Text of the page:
Last year, we received a thank you for knitting on the sidewalk.  It read, “Dear Ladies, We drove by your shop Thursday last.  A splendid day–seeing a group sitting in a circle chatting & knitting away was such a pleasurable and “homey” sight.  Thank you for putting a smile on our faces!  Warm wishes.”  Knitting in public isn’t new.  Men and women have taken their craft on to the sidewalk for centuries, but the recent revival has nothing to do with making a living and everything to do with making a statement.  A statement about slowing down life, creating communities and preserving communities, enjoying a connection with fiber and partaking in the joy of producing fabric by hand.  June 9th is World Wide Knit in Public Day, and we’ll be knitting, crocheting, and spinning on the sidewalk in Bethlehem.  We will be starting a yarn-bombing project for Summerfest in Bethlehem, so if you have acrylic yarn you’d like to donate, or you want to get involved drop by or contact me at 869-2600.  See you on the sidewalk this summer.

Sheep and Wool Festival Season Begins

Groomed goats, sheep herding, hand-dyed yarns, lobster rolls…the trip to Deerfield for the New Hampshire Sheep and Wool Festival is worth the 2-hour road trip on the weekend of May 12th and 13th.   I wander somewhat aimlessly, appreciating the garments everyone wears to exhibit their skills, admiring the beautiful goats and sheep, delighting in the fibers, watching with respect the relationship between people and their animals in the competitions and the shearing and herding demonstrations.  If you have never been, treat yourself and your family to an outing.  The demonstrations and classes are free–you may be like me and want to learn how to darn your socks!  Check out the schedule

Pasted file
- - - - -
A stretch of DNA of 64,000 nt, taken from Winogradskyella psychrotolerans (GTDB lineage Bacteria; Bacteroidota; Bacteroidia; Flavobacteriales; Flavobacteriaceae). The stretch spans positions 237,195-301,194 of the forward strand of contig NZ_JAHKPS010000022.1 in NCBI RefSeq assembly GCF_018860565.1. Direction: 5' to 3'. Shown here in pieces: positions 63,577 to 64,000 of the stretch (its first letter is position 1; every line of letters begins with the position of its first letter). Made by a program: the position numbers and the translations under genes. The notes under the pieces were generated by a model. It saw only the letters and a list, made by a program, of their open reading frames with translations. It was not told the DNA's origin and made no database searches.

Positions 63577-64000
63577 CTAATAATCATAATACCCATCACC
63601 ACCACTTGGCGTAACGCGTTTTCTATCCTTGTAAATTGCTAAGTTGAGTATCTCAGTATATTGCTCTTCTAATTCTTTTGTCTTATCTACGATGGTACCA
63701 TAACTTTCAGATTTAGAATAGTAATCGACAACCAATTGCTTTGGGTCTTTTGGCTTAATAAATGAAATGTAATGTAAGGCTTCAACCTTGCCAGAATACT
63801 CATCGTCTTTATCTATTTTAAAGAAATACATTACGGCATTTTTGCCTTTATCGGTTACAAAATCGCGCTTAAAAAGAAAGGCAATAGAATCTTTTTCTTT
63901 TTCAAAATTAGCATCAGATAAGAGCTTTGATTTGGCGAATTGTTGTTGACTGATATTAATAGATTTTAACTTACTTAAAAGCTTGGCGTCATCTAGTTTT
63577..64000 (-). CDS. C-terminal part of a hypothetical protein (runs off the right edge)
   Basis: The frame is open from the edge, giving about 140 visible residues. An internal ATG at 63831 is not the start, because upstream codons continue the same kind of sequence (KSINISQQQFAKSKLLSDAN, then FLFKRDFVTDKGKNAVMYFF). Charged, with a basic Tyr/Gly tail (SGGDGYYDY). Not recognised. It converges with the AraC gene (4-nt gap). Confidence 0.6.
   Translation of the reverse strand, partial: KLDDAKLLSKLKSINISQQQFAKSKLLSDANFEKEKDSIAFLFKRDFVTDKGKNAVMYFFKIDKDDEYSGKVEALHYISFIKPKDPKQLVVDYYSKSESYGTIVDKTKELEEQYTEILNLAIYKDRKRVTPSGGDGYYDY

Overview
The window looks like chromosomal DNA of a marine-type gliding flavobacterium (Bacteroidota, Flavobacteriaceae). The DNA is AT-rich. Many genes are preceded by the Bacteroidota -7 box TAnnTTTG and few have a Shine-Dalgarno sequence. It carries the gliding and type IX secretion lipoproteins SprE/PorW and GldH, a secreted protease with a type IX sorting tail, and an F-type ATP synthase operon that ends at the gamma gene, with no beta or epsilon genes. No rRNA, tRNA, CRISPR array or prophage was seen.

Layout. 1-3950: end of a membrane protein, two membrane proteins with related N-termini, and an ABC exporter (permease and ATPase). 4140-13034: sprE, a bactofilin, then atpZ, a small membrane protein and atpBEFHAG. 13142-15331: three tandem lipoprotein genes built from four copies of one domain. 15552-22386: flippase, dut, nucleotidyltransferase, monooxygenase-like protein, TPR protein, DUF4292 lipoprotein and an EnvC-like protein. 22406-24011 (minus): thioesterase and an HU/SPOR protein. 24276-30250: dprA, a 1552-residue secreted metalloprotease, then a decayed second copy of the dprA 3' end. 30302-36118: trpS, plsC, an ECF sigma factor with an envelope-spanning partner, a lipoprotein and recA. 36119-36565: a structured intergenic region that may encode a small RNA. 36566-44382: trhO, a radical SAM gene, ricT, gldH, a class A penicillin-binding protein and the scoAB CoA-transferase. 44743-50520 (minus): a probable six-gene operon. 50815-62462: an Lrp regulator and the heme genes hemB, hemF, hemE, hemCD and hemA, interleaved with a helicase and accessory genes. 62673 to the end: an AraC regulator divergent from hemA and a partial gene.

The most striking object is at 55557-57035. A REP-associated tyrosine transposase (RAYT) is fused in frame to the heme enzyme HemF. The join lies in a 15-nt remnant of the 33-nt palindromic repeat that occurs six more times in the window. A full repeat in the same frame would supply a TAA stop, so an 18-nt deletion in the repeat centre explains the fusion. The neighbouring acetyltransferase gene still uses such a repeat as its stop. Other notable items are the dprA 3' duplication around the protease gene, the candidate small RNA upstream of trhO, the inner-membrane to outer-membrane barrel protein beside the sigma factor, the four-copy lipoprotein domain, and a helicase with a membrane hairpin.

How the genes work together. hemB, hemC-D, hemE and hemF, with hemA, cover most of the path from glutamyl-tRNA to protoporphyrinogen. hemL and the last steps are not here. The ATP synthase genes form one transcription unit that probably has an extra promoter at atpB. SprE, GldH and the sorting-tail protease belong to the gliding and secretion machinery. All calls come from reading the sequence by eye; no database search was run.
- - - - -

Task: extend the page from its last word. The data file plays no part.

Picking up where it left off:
We’ll be carpooling from the shop at 8:30 on Sunday if you’d like to join us!

On Shrugging

The other morning on my walk with my dog, I was thinking about something I couldn’t solve, and I shrugged.  I laughed out loud, as that little shrug, with a slight tilt of the head, I learned from a little two year-old that comes in the shop with her mom.  I was retelling the scene to a customer, who shrugged, her turban delicately twined about her head.  “Oh, that feels good, right here,” she said, indicating the spot between her shoulders.  Sometimes it does us good to shrug, to say, “Okay, I can’t solve that one,” and let it go.

A summer day visits in late February.

This reminded me how important it is for knitters and crocheters to take a break every 1/2 hour or so and do some stretches.  Shrugging is one of those exercises.  Tilting the head from one side to the other, and looking over the shoulder, first one side, then the other,  also help relax the muscles in the neck and shoulders.

Another place we unwittingly carry tension is in our hands.  Sometimes on my walk, I pay attention to my hands, which are fisted up, and deliberately relax them.  Taking a break from holding the needles or hook, stretching the hands out, shaking them, and pulling the hands and individual fingers back, in the opposite direction they’ve been while you worked, will relieve tightness.  Link your fingers and push away from you, palms out, then lift your hands above your head. This will not only stretch the hands, but will stretch the muscles in your back.  Even just rubbing some hand cream into your hands will give them a break and loosen them up.

If your project is particularly intense, you may want to remember the 20-20-20 rule to reduce eye strain for people who are on their screens a lot.  Every 20 minutes, look away from the screen for 20 seconds, and focus on something 20 feet away.  If you find yourself rubbing your eyes, you know it’s time to make a change.  At the very least, get up, make a cup of tea, pet the dog, and smile.  After all, you are doing what you love—knitting!